Monday, June 18, 2007

Craig's List and the Cost of Living

What effect does Web 2.0 and, more specifically, sites like Craig's List and eBay have on the cost of living? I would argue that we are living in an extremely deflationary time. I've been able to maintain a fairly good standard of living despite a huge loss in income. I would not have been able to do that without these two sites.

Witness Dr. Frankenstein's Stereo. I was inspired to start looking into this because of the stereo deals I found on Craig's List. In fact, I was on my way to buy a Craig's List one when I stopped at a thrift store to look at speakers. The Craig's List seller wasn't answering his phone, so I wondered if I could scrounge components elsewhere to build a nice system for my garage. I ended up with a stereo that probably cost about $1000 new. I spent $14.

People selling used gear and thrift stores have been with us a long time. Garage sales and estate sales have long been a staple of those living on a tight budget. What makes this era different is the access to information. Back in the day, sellers who had small, cheap items for sale would have just thrown them out rather than pay for classified ad space that might have cost more than the price of the item. Now that we can list items for free and the buyers can search quickly and easily for what they want, more items are available than ever before.

As an aside, this is greener than anything the environmental movement has ever done. Buying used products is the ultimate in recycling. I ended up with a stereo system that can annoy the entire neighborhood with bad music and other than those required for transportation, no raw materials were consumed to get it.

After 18 months of living like this, how much of an effect has it had on my lifestyle? Well, certain costs remain fixed. My mortgage is fixed. My car costs remain unchanged. You can't buy used gas and I don't scrimp on car repair. I've reduced my utility bills, but only marginally. Food bills have dropped, but only because I stopped eating out. I'm also growing a vegetable garden, but I don't think that will have much of an effect.

These costs represent a lower limit on your cost of living and are unaffected by greater access to information. For everything else, I've dropped my costs on the order of 90% and have still managed to make improvements to my home and lifestyle. That must have an effect on the cost of living, don't you think?

Elsewhere on the Web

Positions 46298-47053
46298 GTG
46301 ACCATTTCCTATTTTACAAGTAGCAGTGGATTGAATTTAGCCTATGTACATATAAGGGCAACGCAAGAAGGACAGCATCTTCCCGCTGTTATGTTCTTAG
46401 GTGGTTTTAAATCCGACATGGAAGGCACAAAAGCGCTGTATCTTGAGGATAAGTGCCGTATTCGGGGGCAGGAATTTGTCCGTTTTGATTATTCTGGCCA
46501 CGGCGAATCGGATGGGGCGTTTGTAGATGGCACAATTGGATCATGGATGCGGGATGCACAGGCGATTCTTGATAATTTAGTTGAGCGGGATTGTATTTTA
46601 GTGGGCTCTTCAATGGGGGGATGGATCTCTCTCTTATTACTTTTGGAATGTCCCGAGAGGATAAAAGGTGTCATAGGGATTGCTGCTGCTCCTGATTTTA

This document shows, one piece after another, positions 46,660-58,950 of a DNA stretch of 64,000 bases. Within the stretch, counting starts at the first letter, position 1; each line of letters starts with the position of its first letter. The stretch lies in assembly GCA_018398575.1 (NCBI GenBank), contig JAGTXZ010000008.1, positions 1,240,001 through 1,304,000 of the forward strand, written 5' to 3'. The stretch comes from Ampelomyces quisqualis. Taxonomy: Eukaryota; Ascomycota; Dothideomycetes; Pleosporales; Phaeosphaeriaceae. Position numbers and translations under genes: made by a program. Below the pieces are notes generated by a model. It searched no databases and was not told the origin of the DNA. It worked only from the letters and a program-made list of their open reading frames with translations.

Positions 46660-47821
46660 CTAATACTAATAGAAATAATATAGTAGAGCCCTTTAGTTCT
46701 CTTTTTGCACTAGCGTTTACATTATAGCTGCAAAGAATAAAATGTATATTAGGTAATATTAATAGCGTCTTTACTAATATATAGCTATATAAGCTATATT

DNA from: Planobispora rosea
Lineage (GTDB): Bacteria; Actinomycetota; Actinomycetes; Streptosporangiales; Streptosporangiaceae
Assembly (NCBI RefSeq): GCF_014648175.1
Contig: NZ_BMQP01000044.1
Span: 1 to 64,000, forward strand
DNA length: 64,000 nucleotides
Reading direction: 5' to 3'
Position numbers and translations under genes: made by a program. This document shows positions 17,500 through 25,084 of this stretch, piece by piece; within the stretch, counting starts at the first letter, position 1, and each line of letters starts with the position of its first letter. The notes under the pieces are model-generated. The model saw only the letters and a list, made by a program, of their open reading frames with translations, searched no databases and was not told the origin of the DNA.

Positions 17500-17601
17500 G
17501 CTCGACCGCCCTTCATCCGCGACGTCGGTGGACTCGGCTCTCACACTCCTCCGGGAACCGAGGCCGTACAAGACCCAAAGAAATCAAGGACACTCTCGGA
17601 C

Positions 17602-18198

Over at Metafilter, holyrood asks about the cost of living in LA. His little post is interesting in a Dave Ramsey way even though he doesn't know it. He's been living a productive life with very little money. Ironically, he's asking questions about the cost of living after having demonstrated that the standard government calculations are inaccurate.

The Technology Liberation Front goes completely off the deep end and claims that this somehow demonstrates problems in capitalism. A prolonged gloat about open source software follows. The free market is an organic, evolving thing. Improving access to information just changes the environment in which it lives. I think they really just wanted to write about open source software and this was an excuse.

Anomalous Presumptions discusses more alleged flaws of modern capitalism, using the TLF rant above as a springboard. Intellectual property rights are examined. At some point, both of these discussions leave Earth and head off into deep space, propelled by over thinking the problem.

NYMAG, being a Mainstream Media (MSM) publication, focuses on sex workers. It provides only the most dilatory examination of the economics of the situation and instead writes about pimps and escort services. The authors, Kate Pickert and Emma Rosenblum, might want to stop wondering why bloggers and other web writers are obliterating the MSM and instead start looking at Craig's List. Under "help wanted."

The Carnival of the Capitalists and the Festival of Frugality both have lots more good stuff like this.


Foxfier said...

*looks around room* Well, the only furnature I've bought is two book shelves and a little thing that looks like a cross between an end table and a kitchen counter. oh, and a banker's lamp. Other than that, my furnature is from family or used.

My folks have a theory that part of why places are so expensive is that folks have way too many expectations-- my folks have three kids; according to the government, we grew up below the poverty line. With two cars, sat. TV after I was 14, internet, several computers.... (they weren't high-end, but they worked just fine)
Maybe if folks didn't spend so much on clothes, eat out so much and go on expensive vacations..... (my family vacation: going to visit family)

K T Cat said...

Foxfier, I'm with you. Our family vacation this year will be to Wisconsin and it will be free except for food. It will all come from my frequent flyer miles, Marriot Rewards Points and Dollar rental car points that I get from business travel.

If I didn't travel for business, we wouldn't be going to Wisconsin. We'd go camping in Big Sur or something like that.

Anonymous said...

I don't think I wrote anything about "problems in capitalism." My point was simply that capital isn't required to solve every problem. I'm not sure what's "off the deep end" about that...